Published in FastCompany
When everything is connected, our solutions have to be far bigger than just solving one problem.
Naming an enemy is a great rallying tactic. Examples are all around us, from the healthcare.gov to the 1%. The idea that problems are complex is a harder sell. A simple threat may even mask the deeper fear that, overwhelmed by numerous internal and external challenges, we simply dissolve. So, it is comforting to call out threats no matter how misguided. It helps us forget that, again and again, history shows us that there are limits to what we can prepare for.
I am not being fatalistic. My training in anthropology favors complex explanations. There are moments in history in which societies suffer what anthropologists call “systems collapse.” The phenomenon, which involves the short and long term failures of social infrastructures along with their life support systems, occurs for complex reasons: climate change, population migration, overpopulation, changes in military technology, and so on.
Interconnected global economies and infrastructures means we can mess things up very fast.
In most cases, societies cannot adjust to rapid social and technological changes. Chances are the Mayans or Hittites saw many threats, but they were not the right ones. This holds true today. Interconnected global economies and infrastructures means we can mess things up very fast. It also means we can effect rapid positive change. I find myself wondering, “which path will we choose, what should we really be worried about?”
This is challenging because we prefer, as I mentioned, singular threats (and immediate solutions.) This inclination means we have broken things down into smaller pieces to make them more manageable. Sometimes this hurts more than it helps. For example, traditionally economists have delineated developing and developed economies. Nonetheless, an interconnected global economy suggests this distinction is receding. From mobile technology, green energy solutions, to sustainable foods, the faint trace of convergence can be made out.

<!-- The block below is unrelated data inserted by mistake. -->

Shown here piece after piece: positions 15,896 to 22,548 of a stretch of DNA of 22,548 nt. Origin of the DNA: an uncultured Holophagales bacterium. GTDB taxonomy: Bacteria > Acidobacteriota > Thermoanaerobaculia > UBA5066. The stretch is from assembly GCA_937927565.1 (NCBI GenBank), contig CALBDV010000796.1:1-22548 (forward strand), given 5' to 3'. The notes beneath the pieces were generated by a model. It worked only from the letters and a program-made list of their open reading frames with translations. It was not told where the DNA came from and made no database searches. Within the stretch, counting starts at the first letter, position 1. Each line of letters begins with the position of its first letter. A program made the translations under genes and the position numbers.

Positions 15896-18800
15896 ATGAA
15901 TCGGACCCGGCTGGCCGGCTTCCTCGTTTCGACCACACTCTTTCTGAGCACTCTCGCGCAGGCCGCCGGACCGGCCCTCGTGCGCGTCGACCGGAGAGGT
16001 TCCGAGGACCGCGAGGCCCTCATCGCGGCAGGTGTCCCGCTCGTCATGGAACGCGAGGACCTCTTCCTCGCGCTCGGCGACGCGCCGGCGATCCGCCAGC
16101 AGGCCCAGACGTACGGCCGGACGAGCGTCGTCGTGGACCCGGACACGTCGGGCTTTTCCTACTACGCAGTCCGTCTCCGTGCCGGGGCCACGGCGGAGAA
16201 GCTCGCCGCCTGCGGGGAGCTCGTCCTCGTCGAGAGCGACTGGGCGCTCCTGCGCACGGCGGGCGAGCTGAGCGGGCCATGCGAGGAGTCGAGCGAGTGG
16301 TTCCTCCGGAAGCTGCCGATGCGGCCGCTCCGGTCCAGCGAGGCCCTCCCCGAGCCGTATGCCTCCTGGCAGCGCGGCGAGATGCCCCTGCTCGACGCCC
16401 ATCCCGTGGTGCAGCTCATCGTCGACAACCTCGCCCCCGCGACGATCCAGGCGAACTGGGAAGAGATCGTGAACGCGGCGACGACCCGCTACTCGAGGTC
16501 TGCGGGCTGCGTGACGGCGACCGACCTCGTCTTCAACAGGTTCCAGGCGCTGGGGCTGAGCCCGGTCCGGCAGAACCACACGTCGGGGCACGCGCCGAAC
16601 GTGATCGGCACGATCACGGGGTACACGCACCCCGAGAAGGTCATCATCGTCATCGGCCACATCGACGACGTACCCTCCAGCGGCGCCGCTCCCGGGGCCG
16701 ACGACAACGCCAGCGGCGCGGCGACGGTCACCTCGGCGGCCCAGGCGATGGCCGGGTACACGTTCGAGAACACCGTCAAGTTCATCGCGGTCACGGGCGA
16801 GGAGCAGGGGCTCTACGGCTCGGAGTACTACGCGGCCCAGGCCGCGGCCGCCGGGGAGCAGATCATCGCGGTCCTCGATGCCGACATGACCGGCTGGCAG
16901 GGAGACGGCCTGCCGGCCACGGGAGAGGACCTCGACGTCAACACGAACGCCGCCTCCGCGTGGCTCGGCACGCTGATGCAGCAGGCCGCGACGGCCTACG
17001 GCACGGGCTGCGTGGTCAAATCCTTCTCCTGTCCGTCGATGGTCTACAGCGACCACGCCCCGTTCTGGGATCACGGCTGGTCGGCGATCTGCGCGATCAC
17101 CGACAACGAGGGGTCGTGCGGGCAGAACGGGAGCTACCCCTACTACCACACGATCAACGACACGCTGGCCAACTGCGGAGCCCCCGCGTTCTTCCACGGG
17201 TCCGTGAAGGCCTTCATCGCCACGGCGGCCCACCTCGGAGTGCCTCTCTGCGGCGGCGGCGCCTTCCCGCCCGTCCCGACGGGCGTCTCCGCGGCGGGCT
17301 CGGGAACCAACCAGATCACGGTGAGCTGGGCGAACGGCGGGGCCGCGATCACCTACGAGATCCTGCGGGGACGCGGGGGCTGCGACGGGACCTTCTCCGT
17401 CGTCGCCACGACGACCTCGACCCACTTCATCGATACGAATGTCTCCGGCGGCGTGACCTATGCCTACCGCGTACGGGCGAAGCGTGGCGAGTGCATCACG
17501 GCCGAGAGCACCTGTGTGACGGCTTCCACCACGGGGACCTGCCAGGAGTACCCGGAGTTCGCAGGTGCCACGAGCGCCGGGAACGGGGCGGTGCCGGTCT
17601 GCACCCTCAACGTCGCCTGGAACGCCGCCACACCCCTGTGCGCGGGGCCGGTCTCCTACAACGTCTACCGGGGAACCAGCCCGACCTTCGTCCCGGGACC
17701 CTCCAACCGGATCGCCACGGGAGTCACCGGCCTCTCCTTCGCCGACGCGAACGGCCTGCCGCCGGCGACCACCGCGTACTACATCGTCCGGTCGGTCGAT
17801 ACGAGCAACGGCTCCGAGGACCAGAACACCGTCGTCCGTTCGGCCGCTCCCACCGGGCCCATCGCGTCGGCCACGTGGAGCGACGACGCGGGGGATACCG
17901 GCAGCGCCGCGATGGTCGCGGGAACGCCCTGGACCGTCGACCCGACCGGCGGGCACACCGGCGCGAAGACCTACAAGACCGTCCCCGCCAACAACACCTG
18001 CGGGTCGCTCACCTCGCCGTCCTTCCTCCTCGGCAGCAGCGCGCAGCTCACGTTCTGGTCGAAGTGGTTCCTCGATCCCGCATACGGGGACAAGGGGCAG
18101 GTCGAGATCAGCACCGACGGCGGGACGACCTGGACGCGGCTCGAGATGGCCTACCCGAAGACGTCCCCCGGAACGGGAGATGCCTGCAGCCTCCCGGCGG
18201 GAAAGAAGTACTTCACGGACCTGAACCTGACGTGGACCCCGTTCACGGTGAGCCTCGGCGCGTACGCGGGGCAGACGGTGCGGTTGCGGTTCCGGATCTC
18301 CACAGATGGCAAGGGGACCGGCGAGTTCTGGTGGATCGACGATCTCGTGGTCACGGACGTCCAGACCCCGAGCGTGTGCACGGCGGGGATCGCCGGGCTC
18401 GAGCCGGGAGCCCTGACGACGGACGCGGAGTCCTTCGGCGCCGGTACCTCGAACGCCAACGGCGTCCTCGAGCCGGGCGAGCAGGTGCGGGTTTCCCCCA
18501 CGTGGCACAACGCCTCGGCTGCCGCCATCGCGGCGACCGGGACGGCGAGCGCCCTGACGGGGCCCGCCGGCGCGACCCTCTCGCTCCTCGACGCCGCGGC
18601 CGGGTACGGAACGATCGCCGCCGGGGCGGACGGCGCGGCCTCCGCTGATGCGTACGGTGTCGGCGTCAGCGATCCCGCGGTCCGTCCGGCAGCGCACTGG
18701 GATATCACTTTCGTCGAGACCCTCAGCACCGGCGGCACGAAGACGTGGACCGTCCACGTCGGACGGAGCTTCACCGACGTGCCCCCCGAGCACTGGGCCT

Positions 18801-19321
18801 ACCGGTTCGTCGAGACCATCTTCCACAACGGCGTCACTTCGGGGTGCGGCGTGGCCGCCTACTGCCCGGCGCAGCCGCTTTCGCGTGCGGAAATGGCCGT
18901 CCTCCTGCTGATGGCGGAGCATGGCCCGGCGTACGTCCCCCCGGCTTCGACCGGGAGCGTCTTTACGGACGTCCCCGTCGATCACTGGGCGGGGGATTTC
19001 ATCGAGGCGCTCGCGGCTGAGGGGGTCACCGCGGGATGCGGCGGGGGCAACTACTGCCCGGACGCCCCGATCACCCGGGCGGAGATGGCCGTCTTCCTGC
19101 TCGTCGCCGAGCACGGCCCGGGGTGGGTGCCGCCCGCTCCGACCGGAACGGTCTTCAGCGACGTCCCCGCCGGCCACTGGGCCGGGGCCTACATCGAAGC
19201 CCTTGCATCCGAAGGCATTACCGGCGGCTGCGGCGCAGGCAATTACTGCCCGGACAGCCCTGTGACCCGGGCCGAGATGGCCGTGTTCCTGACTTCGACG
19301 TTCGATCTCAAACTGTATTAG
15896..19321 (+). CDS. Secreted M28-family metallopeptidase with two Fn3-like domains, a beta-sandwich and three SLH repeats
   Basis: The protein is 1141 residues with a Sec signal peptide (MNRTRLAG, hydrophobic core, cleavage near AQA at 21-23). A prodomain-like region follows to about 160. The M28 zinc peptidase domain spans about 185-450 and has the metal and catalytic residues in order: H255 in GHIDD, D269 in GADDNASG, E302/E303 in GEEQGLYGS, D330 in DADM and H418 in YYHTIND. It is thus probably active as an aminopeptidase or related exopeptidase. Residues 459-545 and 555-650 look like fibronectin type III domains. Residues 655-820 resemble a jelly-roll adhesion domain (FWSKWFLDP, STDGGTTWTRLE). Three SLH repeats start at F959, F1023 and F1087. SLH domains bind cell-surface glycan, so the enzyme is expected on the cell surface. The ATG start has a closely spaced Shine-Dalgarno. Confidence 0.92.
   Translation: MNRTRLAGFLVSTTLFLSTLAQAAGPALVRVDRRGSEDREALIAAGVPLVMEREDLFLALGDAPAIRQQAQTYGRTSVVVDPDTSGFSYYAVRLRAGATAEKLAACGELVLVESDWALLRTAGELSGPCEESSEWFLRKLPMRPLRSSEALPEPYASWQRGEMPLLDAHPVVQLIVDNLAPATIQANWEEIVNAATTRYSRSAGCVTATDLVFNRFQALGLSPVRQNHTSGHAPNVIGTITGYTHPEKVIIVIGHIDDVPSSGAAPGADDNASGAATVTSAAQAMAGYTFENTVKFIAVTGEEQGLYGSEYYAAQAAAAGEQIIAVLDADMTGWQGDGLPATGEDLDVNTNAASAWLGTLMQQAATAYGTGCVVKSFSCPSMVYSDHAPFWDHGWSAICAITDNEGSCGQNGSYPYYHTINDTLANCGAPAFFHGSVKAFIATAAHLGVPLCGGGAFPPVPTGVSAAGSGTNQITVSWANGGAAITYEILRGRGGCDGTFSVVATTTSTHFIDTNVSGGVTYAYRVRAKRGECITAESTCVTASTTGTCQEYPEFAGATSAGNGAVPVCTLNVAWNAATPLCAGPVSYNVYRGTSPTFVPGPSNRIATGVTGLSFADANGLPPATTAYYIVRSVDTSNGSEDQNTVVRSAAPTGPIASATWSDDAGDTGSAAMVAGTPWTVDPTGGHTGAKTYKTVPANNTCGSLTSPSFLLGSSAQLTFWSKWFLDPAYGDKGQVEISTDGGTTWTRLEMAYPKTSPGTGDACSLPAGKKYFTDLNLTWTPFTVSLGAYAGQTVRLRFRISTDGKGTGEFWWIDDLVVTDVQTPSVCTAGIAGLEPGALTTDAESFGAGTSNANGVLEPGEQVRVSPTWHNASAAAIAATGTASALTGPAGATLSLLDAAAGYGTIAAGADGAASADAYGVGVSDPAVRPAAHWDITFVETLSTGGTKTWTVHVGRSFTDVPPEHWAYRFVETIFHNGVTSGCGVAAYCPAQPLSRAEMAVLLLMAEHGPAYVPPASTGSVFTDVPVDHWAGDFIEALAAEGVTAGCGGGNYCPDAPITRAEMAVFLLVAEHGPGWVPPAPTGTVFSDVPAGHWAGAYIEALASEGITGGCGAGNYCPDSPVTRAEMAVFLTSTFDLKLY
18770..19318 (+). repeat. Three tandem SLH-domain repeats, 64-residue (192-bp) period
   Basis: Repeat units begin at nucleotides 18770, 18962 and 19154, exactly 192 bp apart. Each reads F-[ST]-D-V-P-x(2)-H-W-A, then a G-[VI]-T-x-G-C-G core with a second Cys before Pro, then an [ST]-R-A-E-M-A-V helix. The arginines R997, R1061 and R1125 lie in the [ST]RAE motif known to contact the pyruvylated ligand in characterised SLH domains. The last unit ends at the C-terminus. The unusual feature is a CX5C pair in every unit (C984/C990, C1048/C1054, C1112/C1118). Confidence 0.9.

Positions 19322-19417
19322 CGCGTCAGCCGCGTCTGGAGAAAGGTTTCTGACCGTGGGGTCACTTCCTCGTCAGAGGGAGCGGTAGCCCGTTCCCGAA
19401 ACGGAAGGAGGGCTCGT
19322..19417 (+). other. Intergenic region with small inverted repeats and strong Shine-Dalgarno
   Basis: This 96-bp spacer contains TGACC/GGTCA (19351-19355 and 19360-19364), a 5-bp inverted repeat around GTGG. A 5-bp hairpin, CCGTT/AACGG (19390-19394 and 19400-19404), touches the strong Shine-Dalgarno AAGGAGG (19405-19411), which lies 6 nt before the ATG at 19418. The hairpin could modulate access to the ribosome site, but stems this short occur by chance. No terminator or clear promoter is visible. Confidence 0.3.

I find it ironic that although we hear the word “globalization” all the time, this rarely means “everyone.” On the contrary, mounting problems associated with the scale of development and lack of accountability, spanning from working conditions to the environment, are sowing doubt. When systemic failures happen it usually means we are framing the problem poorly. This raises the question, how should consumers, businesses, and governments think differently?
My own company, Uncommon Union, works with social enterprises, non-profits, and businesses who are starting to answer this question. Several useful starting points are well established. We have some idea why one might purchase “fair trade” foods. From a branding perspective, however, differentiation requires the story behind the seal of approval. In buying into a fair trade model, we might like to know how a product will not only help a small coffee farmer in Ethiopia, but small businesses in general.
Although we hear the word ‘globalization’ all the time, this rarely means ‘everyone.’